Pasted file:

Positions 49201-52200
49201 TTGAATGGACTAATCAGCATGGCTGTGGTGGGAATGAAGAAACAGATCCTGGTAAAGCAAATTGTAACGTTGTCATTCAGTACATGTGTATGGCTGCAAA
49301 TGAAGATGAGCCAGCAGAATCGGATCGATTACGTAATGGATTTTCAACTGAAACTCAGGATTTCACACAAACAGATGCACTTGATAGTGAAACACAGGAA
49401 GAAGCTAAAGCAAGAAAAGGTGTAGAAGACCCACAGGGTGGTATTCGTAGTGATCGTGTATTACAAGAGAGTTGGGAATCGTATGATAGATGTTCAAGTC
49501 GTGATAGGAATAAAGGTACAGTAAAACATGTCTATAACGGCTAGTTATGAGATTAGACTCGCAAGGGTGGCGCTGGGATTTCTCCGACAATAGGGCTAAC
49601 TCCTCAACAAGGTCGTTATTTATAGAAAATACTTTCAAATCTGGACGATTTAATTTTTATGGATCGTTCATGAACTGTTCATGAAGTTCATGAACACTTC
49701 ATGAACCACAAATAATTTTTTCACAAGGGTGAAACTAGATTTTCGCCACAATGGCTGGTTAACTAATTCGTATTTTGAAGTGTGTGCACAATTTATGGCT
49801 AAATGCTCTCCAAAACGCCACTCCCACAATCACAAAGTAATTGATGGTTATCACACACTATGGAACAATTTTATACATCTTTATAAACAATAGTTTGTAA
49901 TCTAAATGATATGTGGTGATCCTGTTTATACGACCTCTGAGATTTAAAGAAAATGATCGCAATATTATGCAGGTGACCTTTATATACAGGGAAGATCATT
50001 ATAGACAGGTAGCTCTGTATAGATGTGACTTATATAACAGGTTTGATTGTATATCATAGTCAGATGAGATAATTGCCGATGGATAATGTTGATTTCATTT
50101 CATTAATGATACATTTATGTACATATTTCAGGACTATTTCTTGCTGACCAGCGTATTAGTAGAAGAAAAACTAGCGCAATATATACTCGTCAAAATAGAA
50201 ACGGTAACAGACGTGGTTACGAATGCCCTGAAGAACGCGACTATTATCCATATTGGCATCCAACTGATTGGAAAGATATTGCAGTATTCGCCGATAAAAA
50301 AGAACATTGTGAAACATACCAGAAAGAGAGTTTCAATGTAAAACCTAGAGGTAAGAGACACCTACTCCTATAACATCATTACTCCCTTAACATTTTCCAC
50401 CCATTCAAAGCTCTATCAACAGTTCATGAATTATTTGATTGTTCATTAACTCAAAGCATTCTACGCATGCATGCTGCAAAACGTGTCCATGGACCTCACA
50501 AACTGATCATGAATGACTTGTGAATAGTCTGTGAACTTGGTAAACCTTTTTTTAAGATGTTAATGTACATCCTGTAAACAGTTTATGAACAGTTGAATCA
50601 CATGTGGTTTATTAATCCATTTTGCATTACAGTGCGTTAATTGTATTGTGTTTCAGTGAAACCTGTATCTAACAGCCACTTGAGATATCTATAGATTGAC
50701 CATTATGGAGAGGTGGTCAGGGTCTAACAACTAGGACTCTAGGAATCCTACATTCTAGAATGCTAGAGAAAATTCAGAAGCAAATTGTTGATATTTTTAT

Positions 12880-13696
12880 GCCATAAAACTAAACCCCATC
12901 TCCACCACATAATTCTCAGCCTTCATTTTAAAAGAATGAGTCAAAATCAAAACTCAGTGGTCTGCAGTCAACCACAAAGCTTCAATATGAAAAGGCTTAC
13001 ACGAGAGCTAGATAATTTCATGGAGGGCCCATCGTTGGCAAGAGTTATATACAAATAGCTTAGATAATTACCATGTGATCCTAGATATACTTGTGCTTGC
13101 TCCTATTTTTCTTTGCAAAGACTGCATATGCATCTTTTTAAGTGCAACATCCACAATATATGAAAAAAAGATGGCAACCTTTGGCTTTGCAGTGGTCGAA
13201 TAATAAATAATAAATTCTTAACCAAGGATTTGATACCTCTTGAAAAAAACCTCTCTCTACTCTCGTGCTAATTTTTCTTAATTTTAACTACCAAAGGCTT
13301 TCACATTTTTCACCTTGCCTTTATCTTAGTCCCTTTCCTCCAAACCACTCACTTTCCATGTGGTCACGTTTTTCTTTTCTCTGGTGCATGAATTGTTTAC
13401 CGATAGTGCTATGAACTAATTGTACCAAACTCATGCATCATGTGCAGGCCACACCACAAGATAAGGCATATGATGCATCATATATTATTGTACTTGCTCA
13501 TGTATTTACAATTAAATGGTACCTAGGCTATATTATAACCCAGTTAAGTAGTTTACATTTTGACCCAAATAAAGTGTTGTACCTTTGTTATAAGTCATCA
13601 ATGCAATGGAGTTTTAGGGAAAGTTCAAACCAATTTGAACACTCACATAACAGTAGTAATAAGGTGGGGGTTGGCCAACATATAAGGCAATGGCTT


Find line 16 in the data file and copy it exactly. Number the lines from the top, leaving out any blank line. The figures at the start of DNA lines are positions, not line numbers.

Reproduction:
50601 CATGTGGTTTATTAATCCATTTTGCATTACAGTGCGTTAATTGTATTGTGTTTCAGTGAAACCTGTATCTAACAGCCACTTGAGATATCTATAGATTGAC